Kissinger v. Reporters Committee for Freedom of the Press

PETITIONER: Kissinger
RESPONDENT: Reporters Committee for Freedom of the Press
LOCATION: United States District Court for the Northern District of Illinois, Eastern Division

DOCKET NO.: 78-1088
DECIDED BY: Burger Court (1975-1981)
LOWER COURT: United States Court of Appeals for the District of Columbia Circuit

CITATION: 445 US 136 (1980)
ARGUED: Oct 31, 1979
DECIDED: Mar 03, 1980

ADVOCATES:
David Ginsburg - on behalf of the Petitioner Kissinger
Robert M. Sussman - on behalf of the Reporters Committee for Freedom of the Press
William H. Alsup - for Federal Parties
William Alsup - on behalf of the Federal parties
William A. Dobrovir - on behalf of the Military Audit Project

Facts of the case

Question

Media for Kissinger v. Reporters Committee for Freedom of the Press

Audio Transcription for Oral Argument - October 31, 1979 in Kissinger v. Reporters Committee for Freedom of the Press

Audio Transcription for Opinion Announcement - March 03, 1980 in Kissinger v. Reporters Committee for Freedom of the Press

William H. Rehnquist:

In the Kissinger case, Henry Kissinger served in the Nixon and Ford administrations from January of 1969 through January of 1977.

During those years, he served first as Assistant to the President for National Security Affairs and later a Secretary of State.

Throughout this period of government service, Kissinger's secretaries monitored his telephone calls and summaries of transcripts of the conversations were prepared and retained in his personal files at the State Department.

In October of 1976 while still Secretary of State, Kissinger removed the telephone notes from his office in the State Department without first seeking the approval of federal authorities responsible for the maintenance and disposal of federal records.

Subsequently Kissinger entered into agreements with the Library of Congress dating his private papers including his collection of telephone notes.

The agreements restrict public access to the collection for a number of years.

Before Kissinger ended his tenure as Secretary of State, three separate Freedom of Information Acts were filed with the State Department seeking access to the transcripts of telephone conversations made by Kissinger while acting either as Assistant for National Security Affairs and/or Secretary of State.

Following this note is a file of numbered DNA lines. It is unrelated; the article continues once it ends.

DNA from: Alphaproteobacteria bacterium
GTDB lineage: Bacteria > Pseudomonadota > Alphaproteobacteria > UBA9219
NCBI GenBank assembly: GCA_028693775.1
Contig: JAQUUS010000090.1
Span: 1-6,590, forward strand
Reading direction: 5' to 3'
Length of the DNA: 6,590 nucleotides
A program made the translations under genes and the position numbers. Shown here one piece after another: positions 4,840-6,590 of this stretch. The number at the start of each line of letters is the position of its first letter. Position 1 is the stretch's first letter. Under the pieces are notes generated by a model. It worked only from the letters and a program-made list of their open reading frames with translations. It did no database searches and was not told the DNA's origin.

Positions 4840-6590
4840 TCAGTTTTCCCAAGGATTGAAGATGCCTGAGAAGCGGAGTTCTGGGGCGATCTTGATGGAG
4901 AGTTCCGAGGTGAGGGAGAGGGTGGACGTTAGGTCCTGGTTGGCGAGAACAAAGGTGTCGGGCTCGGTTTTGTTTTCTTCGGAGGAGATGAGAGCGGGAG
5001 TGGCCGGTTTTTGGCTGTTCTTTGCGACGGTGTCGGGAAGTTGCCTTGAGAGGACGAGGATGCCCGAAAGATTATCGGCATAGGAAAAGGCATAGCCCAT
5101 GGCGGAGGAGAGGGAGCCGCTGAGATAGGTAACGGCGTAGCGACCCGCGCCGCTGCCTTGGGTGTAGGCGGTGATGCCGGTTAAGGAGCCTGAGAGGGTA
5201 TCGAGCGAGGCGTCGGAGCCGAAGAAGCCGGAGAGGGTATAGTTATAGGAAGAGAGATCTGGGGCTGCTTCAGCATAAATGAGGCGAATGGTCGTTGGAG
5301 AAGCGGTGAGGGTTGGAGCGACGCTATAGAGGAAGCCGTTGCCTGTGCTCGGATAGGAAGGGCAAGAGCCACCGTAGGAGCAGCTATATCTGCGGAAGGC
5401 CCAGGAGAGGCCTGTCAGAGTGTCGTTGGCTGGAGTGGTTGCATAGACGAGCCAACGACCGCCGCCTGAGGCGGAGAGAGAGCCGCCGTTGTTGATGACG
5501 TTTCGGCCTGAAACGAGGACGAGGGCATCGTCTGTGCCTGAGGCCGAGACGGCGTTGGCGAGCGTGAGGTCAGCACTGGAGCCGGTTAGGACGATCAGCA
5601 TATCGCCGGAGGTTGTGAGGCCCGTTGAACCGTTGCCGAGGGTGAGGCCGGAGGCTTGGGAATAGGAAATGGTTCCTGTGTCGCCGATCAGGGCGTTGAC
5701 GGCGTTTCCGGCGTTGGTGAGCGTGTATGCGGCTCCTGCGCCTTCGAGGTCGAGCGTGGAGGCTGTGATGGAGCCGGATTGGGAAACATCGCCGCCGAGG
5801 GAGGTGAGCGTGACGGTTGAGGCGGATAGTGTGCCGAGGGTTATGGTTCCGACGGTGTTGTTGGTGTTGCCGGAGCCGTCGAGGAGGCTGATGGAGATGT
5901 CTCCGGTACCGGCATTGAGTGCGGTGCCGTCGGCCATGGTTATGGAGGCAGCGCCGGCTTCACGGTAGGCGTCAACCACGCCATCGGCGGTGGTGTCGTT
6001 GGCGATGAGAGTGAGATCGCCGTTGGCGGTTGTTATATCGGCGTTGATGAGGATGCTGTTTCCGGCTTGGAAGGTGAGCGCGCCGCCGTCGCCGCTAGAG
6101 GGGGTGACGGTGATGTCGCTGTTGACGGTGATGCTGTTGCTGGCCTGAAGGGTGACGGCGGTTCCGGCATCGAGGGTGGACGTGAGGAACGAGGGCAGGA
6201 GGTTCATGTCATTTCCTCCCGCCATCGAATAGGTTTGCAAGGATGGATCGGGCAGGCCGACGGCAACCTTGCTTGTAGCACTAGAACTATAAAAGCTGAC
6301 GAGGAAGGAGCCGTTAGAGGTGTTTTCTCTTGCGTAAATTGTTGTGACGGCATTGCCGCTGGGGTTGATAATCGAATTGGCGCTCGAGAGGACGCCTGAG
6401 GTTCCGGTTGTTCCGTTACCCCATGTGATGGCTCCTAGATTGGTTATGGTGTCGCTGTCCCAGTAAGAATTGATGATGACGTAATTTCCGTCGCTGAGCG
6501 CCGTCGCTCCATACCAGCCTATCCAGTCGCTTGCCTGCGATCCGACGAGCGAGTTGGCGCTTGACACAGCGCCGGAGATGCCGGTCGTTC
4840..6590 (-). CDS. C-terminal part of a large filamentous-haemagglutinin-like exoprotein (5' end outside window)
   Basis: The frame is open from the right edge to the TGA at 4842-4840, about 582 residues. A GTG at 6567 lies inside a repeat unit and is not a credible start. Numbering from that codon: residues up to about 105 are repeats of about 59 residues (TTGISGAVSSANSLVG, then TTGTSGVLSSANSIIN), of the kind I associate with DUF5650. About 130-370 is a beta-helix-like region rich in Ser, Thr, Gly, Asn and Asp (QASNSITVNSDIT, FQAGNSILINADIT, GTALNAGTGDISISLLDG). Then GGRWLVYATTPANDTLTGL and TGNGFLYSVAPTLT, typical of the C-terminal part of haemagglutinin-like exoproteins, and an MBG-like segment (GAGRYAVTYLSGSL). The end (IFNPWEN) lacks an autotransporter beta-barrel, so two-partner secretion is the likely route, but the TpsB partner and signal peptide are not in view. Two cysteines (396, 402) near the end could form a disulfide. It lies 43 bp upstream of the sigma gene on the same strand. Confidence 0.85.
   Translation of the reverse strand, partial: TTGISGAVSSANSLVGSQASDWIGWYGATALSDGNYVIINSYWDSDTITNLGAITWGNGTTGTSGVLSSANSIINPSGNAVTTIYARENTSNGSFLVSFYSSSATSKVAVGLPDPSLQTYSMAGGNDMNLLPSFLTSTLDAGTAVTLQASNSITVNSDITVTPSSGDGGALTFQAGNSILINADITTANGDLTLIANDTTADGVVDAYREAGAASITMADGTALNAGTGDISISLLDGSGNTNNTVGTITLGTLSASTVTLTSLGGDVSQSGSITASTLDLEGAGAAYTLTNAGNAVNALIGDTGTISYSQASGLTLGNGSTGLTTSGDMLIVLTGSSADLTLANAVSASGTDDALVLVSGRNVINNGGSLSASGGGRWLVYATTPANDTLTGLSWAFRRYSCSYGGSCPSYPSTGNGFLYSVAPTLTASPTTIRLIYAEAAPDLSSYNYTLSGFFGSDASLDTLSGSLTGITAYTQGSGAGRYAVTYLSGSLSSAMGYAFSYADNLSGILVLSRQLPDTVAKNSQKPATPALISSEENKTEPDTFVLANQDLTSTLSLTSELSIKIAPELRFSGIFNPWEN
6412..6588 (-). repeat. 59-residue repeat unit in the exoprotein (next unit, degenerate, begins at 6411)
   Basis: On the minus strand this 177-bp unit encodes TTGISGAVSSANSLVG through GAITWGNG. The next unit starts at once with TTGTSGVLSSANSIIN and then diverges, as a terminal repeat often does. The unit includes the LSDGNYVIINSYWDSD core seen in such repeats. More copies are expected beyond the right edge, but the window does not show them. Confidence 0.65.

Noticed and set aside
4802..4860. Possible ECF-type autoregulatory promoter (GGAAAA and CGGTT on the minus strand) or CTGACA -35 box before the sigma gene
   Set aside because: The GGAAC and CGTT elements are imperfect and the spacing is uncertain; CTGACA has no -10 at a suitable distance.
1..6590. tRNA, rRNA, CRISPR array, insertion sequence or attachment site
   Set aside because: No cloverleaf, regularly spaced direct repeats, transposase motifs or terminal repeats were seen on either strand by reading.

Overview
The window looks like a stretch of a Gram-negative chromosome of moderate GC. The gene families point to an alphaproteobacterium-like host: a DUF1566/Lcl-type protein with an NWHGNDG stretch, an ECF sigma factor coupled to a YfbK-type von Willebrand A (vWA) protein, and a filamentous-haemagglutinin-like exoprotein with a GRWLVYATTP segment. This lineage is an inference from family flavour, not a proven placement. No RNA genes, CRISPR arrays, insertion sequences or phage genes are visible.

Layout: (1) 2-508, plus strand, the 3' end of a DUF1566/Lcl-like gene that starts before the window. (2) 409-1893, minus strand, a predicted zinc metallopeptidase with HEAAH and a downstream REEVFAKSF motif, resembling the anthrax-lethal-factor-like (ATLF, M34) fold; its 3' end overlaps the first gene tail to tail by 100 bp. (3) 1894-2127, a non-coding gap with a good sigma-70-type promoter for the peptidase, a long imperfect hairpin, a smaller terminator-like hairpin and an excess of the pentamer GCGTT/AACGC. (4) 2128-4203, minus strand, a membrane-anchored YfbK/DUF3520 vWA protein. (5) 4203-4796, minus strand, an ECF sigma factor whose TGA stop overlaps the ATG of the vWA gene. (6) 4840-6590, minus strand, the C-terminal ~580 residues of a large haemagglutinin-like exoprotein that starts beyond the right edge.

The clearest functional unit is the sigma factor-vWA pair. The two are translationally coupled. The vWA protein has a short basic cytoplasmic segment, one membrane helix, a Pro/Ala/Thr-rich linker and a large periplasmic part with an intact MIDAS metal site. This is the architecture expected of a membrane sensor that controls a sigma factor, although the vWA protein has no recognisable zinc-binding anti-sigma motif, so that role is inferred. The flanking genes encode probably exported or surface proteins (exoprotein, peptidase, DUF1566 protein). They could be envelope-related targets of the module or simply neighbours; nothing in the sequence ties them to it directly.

All three requests were denied by the State Department.

The first of these request filed by William Safire sought access to conversations transcribed while Kissinger was serving as Assistant to the President.

This request was denied on the grounds that the requested telephone notes were White House records excluded from FOIA coverage.

The other two requests were denied because they were filed with the State Department after Kissinger had removed the notes from the State Department office.

The individuals and groups whose FOIA request had been denied filed actions in federal courts seeking a judicial order requiring the library to return the telephone notes to the State Department with directions to process them for disclosure under the FOIA.

The plaintiffs named Kissinger, the Library of Congress, the Secretary of State and the Department of State as defendants.

On summary judgment, the District Court ruled that the plaintiff should have access to the telephone notes transcribed while Kissinger was Secretary of State.

The District order of premises finding as conclusion that the telephone notes were agency records as defined in FOIA accessible under that Act and that Kissinger had wrongfully removed those records by not obtaining the required approval.

The Court therefore held that equitable relief was appropriate under the Act.

The Court entered an order denying plaintiff's request however for conversations transcribed while Kissinger was Special Assistant to the President.

On appeal, the Court of Appeals for the District of Columbia Circuit affirmed the District Court and the parties filed cross-petition for certiorari in this Court.

Today, we affirm in part and reverse in part.

First, we reverse the order requiring the return of the telephone notes made while Kissinger was Secretary of State.

The Freedom of Information Act explicitly approved -- provides the federal courts are only authorized to order disclosure of requested materials when an agency has improperly withheld agency records.

We hold today that the State Department has not withheld any documents from the plaintiffs within the meaning of the Act.

At the time of the two requests, the agency had neither the custody or control necessary to enable it to withhold as Congress used that term.

We affirm the Court of Appeals however in its judgment denying access to telephone notes transcribed while Kissinger served Assistant to the President.

The Act provides that records of the Executive Officer of the President are not available to the public under the Freedom of Information Act.

We conclude that the Court of Appeals and District Court properly characterized the Safire request as seeking access only to White House records excluded from the Act's coverage.

Mr. Justice Brennan and Mr. Justice Stevens have filed separate opinions concurring and dissenting in the judgment of the Court.

Mr. Justice Marshall did not participate in the consideration or decision of this case.

Mr. Justice Blackmun did not participate in the decision of this case.